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Only 80 claims on list of pooled Holocaust-era assets, Swiss say

(AP) -- A government search for the owners of Holocaust-era assets in Swiss banks that were pooled for charity has led to some 80 claims, an official said Wednesday.

This content was published on September 29, 1999 - 16:25

(AP) -- A government search for the owners of Holocaust-era assets in Swiss banks that were pooled for charity has led to some 80 claims, an official said Wednesday.

The campaign, smaller than a long-running quest organised by the banks, will probably result in total payments of less than SFr5 million ($3.3 million), said Urs Mueller, who heads a foreign ministry registration office dealing with claims.

The claims apply to 60 of the 580 account names listed by the government last January, Mueller said. A deadline of September 30 has been extended until the end of the year to give others a chance to file claims.

The government campaign aims to find people whose assets were uncovered in a 1962 Swiss attempt to compensate Holocaust victims and their heirs. Little effort was made at the time to find any surviving owners, in part out of fear that any living in Eastern Europe might encounter trouble with communist authorities.

Most of the claims received in the new campaign have been from the United States and Israel.

Under the 1962 law, Swiss financial institutions were supposed to hand over to the government deposits unclaimed since the end of World War II. Any unclaimed assets were pooled into a fund which totaled SFr3 million (now $2 million) and given to Jewish and refugee charities.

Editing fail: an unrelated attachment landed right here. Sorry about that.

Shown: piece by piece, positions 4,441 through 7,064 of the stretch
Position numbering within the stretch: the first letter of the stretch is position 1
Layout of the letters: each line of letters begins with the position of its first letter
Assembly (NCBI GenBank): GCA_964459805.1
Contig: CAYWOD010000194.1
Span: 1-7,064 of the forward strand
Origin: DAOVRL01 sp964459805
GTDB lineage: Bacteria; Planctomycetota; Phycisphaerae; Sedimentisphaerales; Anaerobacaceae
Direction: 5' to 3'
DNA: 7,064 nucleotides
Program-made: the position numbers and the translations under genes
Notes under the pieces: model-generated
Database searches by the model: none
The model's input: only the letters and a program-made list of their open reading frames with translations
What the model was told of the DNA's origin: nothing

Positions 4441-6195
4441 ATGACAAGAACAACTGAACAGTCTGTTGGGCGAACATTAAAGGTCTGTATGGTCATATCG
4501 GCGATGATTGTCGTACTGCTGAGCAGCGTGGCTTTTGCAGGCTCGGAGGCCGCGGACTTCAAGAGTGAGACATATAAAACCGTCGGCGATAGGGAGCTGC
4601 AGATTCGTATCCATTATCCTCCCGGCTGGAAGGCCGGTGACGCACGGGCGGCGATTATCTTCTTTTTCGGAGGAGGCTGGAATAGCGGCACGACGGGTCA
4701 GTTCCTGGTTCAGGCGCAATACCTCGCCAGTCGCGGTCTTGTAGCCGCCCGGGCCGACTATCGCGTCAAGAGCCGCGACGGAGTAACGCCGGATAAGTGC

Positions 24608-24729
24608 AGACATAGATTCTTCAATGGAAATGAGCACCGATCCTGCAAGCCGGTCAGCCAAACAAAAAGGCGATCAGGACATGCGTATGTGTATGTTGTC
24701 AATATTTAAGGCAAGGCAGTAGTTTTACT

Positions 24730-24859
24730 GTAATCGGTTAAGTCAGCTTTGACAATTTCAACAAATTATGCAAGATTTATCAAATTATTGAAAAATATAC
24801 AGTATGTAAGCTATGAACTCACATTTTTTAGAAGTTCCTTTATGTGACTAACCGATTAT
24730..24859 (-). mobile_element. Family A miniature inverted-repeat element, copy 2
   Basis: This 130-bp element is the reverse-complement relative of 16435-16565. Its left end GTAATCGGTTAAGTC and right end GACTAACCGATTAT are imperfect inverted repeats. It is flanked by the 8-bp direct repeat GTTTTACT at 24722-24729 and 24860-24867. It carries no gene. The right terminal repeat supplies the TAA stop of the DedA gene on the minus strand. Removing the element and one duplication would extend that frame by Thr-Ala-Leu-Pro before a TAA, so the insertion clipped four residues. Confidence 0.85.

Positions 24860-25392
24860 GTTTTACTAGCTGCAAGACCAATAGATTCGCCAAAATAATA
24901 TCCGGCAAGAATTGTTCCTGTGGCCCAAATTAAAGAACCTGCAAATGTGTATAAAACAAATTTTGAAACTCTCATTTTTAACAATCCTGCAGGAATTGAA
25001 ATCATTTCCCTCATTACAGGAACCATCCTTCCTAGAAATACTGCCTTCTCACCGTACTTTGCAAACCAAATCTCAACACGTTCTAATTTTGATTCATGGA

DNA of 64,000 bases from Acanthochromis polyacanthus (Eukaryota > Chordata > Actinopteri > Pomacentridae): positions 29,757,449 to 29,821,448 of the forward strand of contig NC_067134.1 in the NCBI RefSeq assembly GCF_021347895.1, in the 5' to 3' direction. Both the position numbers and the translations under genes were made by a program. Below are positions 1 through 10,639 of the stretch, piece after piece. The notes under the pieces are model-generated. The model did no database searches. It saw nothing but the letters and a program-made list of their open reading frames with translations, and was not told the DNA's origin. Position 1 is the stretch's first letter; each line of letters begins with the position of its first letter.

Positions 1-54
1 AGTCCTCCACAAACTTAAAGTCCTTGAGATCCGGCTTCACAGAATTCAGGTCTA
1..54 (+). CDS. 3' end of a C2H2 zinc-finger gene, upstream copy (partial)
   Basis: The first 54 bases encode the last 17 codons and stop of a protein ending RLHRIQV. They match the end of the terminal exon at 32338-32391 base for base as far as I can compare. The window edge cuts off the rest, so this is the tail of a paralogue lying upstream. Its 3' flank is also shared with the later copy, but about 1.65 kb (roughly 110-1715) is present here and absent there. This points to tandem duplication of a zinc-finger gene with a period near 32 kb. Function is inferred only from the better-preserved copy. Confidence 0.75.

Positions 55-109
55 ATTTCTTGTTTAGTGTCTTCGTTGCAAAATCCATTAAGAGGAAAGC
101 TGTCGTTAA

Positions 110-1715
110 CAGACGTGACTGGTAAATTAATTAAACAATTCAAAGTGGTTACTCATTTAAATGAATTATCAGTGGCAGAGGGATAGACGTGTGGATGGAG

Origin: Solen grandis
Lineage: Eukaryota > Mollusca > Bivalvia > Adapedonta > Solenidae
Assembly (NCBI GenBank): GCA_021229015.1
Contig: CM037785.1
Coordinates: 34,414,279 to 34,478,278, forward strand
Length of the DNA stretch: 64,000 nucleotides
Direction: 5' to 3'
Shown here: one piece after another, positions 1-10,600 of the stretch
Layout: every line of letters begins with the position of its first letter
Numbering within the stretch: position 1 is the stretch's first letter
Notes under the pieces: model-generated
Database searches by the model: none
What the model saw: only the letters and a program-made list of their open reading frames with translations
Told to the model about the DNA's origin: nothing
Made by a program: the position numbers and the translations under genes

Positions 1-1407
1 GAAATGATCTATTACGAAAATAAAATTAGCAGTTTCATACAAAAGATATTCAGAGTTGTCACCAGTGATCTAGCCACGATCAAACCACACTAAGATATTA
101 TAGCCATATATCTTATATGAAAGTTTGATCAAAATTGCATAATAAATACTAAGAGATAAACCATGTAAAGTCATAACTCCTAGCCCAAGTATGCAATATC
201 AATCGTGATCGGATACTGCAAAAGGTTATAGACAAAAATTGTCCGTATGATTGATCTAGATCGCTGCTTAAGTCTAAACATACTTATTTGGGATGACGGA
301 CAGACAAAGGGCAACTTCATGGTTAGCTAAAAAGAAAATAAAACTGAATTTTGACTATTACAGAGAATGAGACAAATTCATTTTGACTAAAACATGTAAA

The government says it will use tax money to settle any claims except from account owners who lived in Poland and Hungary. Those countries have already been given the assets and are themselves searching for those affected, it says.

Payments will cover account balances plus interest of 3.5 percent per year. Switzerland says the rate was devised to reflect a fair increase in the deposits' value, given that they were used for humanitarian purposes and no one profited from holding them.

The foreign ministry hopes the first payments can be made by the end of this year.

The much larger Swiss bank campaign, launched under intense international pressure, is searching for any surviving Holocaust victims with unclaimed Swiss bank assets or their heirs.

The banks in 1997 published account information on assets worth SFr67 million ($45 million), and received more than 12,500 claims.

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